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Period (geology)

A geologic period is one of several subdivisions of geologic time enabling cross-referencing of rocks and geologic events from place to place.

These periods form elements of a hierarchy of divisions into which geologists have split the earth's history.

Eons and eras are larger subdivisions than periods while periods themselves may be divided into epochs and ages.


The twelve currently recognised periods of the present eon - the Phanerozoic - are defined by the International Commission on Stratigraphy (ICS) by reference to the stratigraphy at particular locations around the world.

In 2004 the Ediacaran Period of the latest Precambrian was defined in similar fashion (and was the first such newly designated period in 130 years) but earlier periods are simply defined by age.

A consequence of this approach to the Phanerozoic periods is that the ages of their beginnings and ends can change from time to time as the absolute ages of the chosen rock sequences which define them is more precisely determined.

The suite of rocks (sedimentary, igneous or metamorphic) associated with a geologic period is known as a system, so for example the 'Jurassic System' of rocks was put in place during the 'Jurassic Period' (between around 200 and 145.5 million years ago).

Continuity issues

In a steady effort ongoing since 1974, the International Commission on Stratigraphy has been working to correlate the world's local stratigraphic record into one uniform planet-wide benchmarked system.

American geologists have long considered the Mississippian and Pennsylvanian to be periods in their own right though the ICS now recognises them both as 'subperiods' of the Carboniferous Period recognised by European geologists. Cases like this in China, Russia and even New Zealand with other geological eras has slowed down the uniform organization of the stratigraphic record.

Notable changes

  • Changes in recent years have included the abandonment of the former Tertiary Period in favour of the Paleogene and succeeding Neogene periods.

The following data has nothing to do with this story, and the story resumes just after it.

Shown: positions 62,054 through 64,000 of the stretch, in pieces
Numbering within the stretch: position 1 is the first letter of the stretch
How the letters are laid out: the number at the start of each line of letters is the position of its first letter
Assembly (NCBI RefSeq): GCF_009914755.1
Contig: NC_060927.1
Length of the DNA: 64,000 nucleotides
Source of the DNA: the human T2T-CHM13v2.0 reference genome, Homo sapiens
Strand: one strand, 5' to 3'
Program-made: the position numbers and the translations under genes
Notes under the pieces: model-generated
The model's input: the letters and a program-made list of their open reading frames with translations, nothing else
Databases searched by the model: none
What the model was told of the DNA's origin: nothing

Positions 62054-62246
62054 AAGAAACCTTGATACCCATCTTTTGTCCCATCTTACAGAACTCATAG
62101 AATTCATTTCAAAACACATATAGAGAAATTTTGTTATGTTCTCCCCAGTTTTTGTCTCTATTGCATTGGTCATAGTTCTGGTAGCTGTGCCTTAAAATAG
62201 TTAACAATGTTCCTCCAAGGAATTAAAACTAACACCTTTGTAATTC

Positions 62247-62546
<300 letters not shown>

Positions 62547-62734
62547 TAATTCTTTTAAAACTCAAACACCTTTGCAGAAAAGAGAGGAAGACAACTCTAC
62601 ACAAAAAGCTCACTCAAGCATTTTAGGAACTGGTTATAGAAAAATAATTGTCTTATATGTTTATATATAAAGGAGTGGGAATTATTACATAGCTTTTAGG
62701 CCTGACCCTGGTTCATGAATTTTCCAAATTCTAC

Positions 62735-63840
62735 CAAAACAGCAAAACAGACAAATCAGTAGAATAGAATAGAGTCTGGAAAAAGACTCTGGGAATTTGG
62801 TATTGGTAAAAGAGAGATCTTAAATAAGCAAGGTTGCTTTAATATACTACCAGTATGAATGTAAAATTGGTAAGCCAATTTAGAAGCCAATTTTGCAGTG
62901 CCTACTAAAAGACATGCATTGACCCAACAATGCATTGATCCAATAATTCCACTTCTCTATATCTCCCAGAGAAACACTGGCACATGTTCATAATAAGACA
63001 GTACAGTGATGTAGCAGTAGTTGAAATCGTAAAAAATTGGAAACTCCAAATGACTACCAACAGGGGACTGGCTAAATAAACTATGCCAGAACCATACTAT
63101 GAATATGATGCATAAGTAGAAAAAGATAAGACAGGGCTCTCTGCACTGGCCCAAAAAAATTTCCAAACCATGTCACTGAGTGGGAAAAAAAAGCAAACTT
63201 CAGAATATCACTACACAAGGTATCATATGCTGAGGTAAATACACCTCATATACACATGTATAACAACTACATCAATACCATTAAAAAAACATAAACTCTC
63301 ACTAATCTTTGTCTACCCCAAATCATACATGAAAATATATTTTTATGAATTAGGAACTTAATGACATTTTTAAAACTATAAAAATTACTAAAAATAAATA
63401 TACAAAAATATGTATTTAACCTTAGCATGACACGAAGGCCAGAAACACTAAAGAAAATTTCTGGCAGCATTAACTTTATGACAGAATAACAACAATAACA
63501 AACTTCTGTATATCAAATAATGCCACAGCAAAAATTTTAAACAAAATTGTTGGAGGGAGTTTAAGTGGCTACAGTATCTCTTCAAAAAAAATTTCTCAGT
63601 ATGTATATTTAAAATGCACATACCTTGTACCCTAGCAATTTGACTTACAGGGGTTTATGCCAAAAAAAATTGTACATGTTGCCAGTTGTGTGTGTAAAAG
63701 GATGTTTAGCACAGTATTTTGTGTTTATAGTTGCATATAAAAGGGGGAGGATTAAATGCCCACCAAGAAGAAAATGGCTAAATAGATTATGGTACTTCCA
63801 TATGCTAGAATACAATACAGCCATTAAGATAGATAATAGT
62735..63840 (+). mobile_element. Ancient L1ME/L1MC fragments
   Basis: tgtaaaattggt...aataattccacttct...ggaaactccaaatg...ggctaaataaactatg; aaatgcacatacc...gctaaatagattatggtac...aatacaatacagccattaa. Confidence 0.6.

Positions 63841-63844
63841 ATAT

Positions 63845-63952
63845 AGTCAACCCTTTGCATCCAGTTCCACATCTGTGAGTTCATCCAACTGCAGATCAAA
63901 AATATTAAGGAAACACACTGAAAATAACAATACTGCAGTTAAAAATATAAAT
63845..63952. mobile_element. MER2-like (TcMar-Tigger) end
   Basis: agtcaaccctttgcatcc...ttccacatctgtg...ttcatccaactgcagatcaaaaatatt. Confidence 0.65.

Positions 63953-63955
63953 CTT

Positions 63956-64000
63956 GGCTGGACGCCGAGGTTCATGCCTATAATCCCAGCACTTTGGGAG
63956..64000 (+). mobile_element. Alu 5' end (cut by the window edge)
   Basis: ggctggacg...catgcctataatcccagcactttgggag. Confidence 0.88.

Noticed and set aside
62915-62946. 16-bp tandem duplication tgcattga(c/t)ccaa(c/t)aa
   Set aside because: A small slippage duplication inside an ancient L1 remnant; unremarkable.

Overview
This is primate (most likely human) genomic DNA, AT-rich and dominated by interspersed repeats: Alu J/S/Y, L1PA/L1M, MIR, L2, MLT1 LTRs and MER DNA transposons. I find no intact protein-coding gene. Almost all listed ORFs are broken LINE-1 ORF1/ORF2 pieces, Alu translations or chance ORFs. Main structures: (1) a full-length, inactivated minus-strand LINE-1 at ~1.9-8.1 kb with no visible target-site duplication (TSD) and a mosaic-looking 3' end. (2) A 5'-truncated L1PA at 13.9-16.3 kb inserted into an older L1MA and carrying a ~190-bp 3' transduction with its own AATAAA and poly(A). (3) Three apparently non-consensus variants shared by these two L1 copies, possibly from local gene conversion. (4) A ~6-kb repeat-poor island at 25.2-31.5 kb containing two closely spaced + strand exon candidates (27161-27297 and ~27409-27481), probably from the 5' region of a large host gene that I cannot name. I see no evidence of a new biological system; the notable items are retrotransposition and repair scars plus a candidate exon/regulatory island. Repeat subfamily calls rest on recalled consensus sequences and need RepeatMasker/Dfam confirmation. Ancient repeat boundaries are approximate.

• The abandonment of the Quaternary period was also considered but it has been retained for continuity reasons.
  • Even earlier in the history of the science, the Tertiary was considered to be an 'era' and its subdivisions (Paleocene, Eocene, Oligocene, Miocene and Pliocene) were themselves referred to as 'periods' but they now enjoy the status of 'epochs' within the more recently erected Paleogene and Neogene periods.

Geological eras

The following table includes all currently recognized periods. The table omits the time before 2500 million years ago, which is not divided into periods.

Eon Era Period Extent, Million
Years Ago
Phanerozoic Cenozoic Quaternary (Pleistocene/Holocene) 2.588 - 0
Neogene (Miocene/Pliocene) 23.03 - 2.588
Paleogene (Paleocene/Eocene/Oligocene) 66.0 - 23.03
Mesozoic Cretaceous 145.5 - 66.0
Jurassic 201.3 - 145.0
Triassic 252.17 - 201.3
Paleozoic Permian 298.9 - 252.17
Carboniferous (Mississippian/Pennsylvanian) 358.9 - 298.9
Devonian 419.2 - 358.9
Silurian 443.4 - 419.2
Ordovician 485.4 - 443.4
Cambrian 541.0 - 485.4
Proterozoic Neoproterozoic Ediacaran 635.0 - 541.0
Cryogenian 850 - 635
Tonian 1000 - 850
Mesoproterozoic Stenian 1200 - 1000
Ectasian 1400 - 1200
Calymmian 1600 - 1400
Paleoproterozoic Statherian 1800 - 1600
Orosirian 2050 - 1800
Rhyacian 2300 - 2050
Siderian 2500 - 2300

Geology to Palaeobiology

e  h
Units in geochronology and stratigraphy[1]
Segments of rock (strata) in chronostratigraphy Time spans in geochronology Notes to
geochronological units
4 total, half a billion years or more
10 defined, several hundred million years
22 defined, tens to ~one hundred million years
tens of millions of years
millions of years
subdivision of an age, not used by the ICS timescale

See also


  1. ^ Cohen, K.M.; Finney, S.; Gibbard, P.L. (2015), International Chronostratigraphic Chart (PDF), International Commission on Stratigraphy .